THE Greater Western Victoria (GWV) Rebels had a solid season in 2018, finishing fifth overall with six wins from nine games. They had a tough start to the season with fixuring, going down to top four sides, Eastern Ranges, Geelong Falcons and Northern Knights in the opening four rounds. A few single-digit wins followed and the Rebels built confidence as the season went on, recording good wins against Gippsland Power and Oakleigh Chargers in the final fortnight.
R1: lost to Eastern Ranges by 19 points
R2: lost to Geelong Falcons by 39 points
R3: defeated Bendigo Pioneers by 33 points
R4: lost to Northern Knights by 16 points
R5: defeated Dandenong Stingrays by four points
R6: defeated Calder Cannons by nine points
R7: defeated Murray Bushrangers by six points
R8: defeated Gippsland Power by 16 points
R9: defeated Oakleigh Chargers by 25 points
Georgia Clarke – Won the GWV Rebels best and fairest for a reason. Clarke was one of, if not the standout defender in the competition this season. Ever consistent, Clarke was strong one-on-one and positioned herself well in the back half. She rebounded out of defence regularly, stopping opposition attacks in their tracks. She was trialled up forward in the first game early on, but went to defence and never looked back. The clear standout from the Rebels in season 2018.
Sophie Molan – Still a bottom-ager, but the versatile midfielder was one of the Rebels most consistent, particularly standing up early in the season when the Rebels needed someone. She moves well, finds plenty of the ball and can play any role from midfield to forward or back. A player with plenty of potential, and one to watch next season as she still has 2019 to develop further.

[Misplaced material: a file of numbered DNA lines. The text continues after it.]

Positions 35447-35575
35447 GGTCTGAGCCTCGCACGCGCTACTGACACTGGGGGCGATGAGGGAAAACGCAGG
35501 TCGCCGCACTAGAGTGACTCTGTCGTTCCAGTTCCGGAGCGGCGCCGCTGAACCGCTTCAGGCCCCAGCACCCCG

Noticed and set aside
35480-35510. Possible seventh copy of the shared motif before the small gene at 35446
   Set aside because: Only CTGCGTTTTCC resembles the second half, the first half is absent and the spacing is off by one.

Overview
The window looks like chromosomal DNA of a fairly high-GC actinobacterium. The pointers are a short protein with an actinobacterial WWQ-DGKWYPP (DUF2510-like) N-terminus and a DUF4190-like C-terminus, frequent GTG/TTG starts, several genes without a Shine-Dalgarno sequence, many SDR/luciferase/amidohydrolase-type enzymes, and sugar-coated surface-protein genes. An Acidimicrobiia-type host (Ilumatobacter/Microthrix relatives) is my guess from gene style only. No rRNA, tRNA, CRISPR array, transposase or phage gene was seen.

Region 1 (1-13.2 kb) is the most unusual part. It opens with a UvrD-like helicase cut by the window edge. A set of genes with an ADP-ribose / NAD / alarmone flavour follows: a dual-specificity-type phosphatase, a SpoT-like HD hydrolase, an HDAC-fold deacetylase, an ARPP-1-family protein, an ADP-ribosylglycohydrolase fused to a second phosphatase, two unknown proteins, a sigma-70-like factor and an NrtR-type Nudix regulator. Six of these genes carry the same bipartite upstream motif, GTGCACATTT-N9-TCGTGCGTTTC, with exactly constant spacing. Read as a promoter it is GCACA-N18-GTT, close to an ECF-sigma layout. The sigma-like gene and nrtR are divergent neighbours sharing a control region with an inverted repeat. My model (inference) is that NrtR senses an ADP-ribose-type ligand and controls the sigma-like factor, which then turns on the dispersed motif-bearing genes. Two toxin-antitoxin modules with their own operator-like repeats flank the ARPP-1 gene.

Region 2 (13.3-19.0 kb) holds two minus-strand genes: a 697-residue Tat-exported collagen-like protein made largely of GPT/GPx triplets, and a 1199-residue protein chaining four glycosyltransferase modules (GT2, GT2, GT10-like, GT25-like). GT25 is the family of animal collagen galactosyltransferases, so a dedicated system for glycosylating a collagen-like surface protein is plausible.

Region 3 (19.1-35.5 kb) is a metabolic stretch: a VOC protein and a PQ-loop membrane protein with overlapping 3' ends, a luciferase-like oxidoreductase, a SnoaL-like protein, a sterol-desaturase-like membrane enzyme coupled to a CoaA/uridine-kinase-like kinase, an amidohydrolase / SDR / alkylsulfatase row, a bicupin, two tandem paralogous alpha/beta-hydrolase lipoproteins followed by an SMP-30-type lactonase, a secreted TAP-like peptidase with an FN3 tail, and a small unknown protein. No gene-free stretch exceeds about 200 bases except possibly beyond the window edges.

Sophie Van De Heuvel – Rotated between midfield and forward, Van De Heuvel was one of the better users by foot in the competition. While she does not win a truckload of the ball like other midfielders, she rarely wastes a disposal and is also able to kick long distances, helping her with set shots for goal. No doubt she will get plenty of VFL Women’s action for Williamstown this season.
Lauren Butler – The Rebels captain was another player who was consistently in the bests and always put in a four-quarter effort. She played through the midfield but could play forward or back, and often had roles to nullify opposition stars, or try and hurt them with her consistent effort.
Denver Henson – Playing through the midfield including ruck or roving, Henson was a solid link in the chain through transition from half-back to half-forward. She moved well for a taller player and was often underrated for the impact she had in the contest, but was valuable to the side, putting her body on the line.
Renee Saulitis – Smart small forward who made the Under 16s Vic Country side and one to watch out for in future years. Managed to kick a few miraculous goals from tight angles, and used her speed to burn off opponents or pounce on loose balls from a marking contest.
Nyakoat Dojiok – Had a consistent season on the wing and rotating through the flanks. She has speed, great agility, and clearly raw talent that will help her with the bottom-ager having plenty left to work on, but having a good core to work with going forward.
Rene Caris – Did not play a full season given a pre-season injury, but impressed when she came into the side. Still raw as most talls are, she is mobile and can play in any key position, but ruck seems to be her most preferred. Smart with the way she taps to her midfielders.
The GWV Rebels were considered one of the better teams coming into 2018, with the three AFLW Academy members and a number of bottom-age and 16 year-old talent. Led by Butler and having the rock in defence in Clarke, the Rebels overcame early losses against top sides, to finish about where they would have expected, competitive with every side, and notching up plenty more wins than losses.